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The word in the machine
How does the book fare in a digital world? SUBASH JEYAN finds out.

Waiting for change
`More women than men are studying, but the higher they get up professionally the less chances they have.'

Across cultures
The Indo-Swedish Translation Project hosted a literary seminar, "Sambandh: Relating Distant Worlds' in Bangalore from February 2 to 5. The event brought many distinguished writers, critics, translators and publishers together for an informed, ...


City stories
KALA KRISHNAN RAMESH walks the fuzzy borderline between the real and the unreal with designer Avinash Veeraraghavan.
Translation as absence
Noted French translator Dominique Vitalyos is passionate about translating Indian, especially Malayalam, authors. K.K. GOPALAKRISHNAN talks to the translator who is in India now.
Landscapes of the grid
Salma's novel unravels a stunningly textured world of Muslim life. PRASANNA RAMASWAMY talks to the author.


Crucible of fear
To be sure I had counted myself a radical since my days in college and had tried and failed to read Das Kapital; but the Marxist formulations had certainly given shape to my views on politics — fundamentally that to understand a ...
Mothers and daughters
MARCH is an important month because the International Women's Day falls in March on the 8th and very often that day becomes a day of meeting of friends in the women's movement who have not met for a long time. We celebrate the day and talk about ...
First Impressions
REMEMBER those tomes that you were forced to lug around the dreary library? Here is a history book that will gladden your hearts and lighten your spirits. This book is one that students of history and life can romp through in one sitting. This is ...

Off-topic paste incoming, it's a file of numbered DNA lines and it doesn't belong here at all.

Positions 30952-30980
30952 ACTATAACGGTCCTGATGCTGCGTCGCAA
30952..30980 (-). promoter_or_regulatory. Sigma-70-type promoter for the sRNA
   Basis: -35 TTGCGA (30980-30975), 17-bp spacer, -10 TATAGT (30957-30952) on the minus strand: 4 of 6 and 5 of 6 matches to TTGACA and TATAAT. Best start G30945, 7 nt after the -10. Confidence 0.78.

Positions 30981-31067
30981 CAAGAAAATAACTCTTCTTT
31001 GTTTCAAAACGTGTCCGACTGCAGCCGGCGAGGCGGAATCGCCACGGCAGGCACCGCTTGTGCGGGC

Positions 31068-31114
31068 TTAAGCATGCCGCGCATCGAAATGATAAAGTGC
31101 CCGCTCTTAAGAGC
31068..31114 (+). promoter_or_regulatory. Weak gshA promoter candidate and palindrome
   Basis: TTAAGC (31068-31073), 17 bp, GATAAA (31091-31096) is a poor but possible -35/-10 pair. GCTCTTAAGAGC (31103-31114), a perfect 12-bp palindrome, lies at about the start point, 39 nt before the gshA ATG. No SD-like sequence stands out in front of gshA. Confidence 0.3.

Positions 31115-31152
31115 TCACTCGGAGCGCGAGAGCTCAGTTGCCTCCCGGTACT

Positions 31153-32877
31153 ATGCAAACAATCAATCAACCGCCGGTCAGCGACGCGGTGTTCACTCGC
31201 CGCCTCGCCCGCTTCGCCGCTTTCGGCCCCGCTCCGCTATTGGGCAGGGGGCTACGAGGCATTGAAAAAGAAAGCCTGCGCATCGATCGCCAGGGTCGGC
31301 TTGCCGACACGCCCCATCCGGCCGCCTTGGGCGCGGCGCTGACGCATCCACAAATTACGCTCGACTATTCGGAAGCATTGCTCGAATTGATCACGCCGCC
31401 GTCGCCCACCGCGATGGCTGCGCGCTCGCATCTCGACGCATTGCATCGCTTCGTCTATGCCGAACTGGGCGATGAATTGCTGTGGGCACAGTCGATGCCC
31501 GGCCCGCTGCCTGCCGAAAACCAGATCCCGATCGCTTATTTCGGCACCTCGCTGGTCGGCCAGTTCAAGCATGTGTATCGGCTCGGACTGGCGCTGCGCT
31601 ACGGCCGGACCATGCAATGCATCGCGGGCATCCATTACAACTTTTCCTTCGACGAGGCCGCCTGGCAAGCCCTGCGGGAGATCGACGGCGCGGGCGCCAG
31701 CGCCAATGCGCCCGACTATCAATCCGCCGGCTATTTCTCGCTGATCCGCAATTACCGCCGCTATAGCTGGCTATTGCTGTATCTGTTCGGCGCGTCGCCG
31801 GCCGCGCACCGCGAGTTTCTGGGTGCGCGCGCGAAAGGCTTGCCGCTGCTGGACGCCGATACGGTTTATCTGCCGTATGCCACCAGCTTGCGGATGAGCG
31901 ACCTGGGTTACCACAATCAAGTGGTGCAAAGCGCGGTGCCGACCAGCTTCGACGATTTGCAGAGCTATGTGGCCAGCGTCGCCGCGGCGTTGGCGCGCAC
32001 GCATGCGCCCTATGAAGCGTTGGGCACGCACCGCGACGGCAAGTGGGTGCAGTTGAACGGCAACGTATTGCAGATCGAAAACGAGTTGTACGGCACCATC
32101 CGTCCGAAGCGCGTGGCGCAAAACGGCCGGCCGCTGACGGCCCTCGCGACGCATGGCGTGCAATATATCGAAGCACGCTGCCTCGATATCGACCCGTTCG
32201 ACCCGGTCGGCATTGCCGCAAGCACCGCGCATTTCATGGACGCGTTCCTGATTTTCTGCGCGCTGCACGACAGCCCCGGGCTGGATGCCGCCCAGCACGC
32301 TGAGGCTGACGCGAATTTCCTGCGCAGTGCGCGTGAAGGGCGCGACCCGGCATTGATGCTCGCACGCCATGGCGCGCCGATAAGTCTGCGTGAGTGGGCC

Words that should exist
LEWIS CARROLL, who wrote about Alice's romp through wonderland, coined the word "chortle" in his other work Through the Looking Glass (1872). The OED says that it was a combination of "chuckle" and "snort", and I have always ...
THERE are really only two kinds of readers — those who write in books, and those who don't. I myself have never been able to scribble in the margins but several of my friends never begin a book without a soft pencil in hand. Coleridge, a ...
WRITTEN for a Western audience in 1954 at a time when the sun had set on the British Empire, A.L. Basham's The Wonder that was India is among the "must reads" for every undergraduate pursuing history in India. And, herein lies the greatest ...

Book Review

No false notes
`She hones her words to communicate their magic, that's all she has, and uses them as a mirror in which she looks at herself and the world.'
Masterful tapestries
`Both the narratives make for an easy reading with their imaginative descriptions, lucid language and artistic cohesion.'
Changing canvas
`The text as structured by the author is as clinical as the artist he probes.'
`The book is a compact perspective on global language trends and is futuristic in the points it raises.'
The same book, again and again
`Here, in essence, lies the philosophical richness of Auster's work, his refusal to fall into the post-modern trap of denying meaning.'
Portrait of a nation
`The writer's main aim was to communicate his perceptions of the social contradictions of Poland ...'
Issues in Indian feminism
`These essays discuss the many varieties of challenges that have faced women through the expressive and layered prism of literature.'
Bird book
`The main aim of the inventory, as cited, "is to document and protect a network of sites which covers all the habitats and species".'
Magic workers
`Roopa Swaminathan's style is journalistic more than literary or academic, the prose, simple, and her curiosity, endless.'
Remnants of the Raj
`These are, in a sense, haunting stories, taking us back to a time of inequality, subjugation and servility.'
Beyond the exotic
`Schimmel's language is shorn of jargon and is direct and simple with liberal use of quotes from contemporary sources.'
Dealing with difference
`Ashokamitran's prose is underplayed and his sardonic wit can be refreshing.'
From the Blurb
'THIS book is an indispensable new A-Z reference to English usage for the 21st Century. It covers more than 4,000 points of word meaning, spelling, punctuation, grammar and style on which students, teachers, writers and editors regularly seek ...

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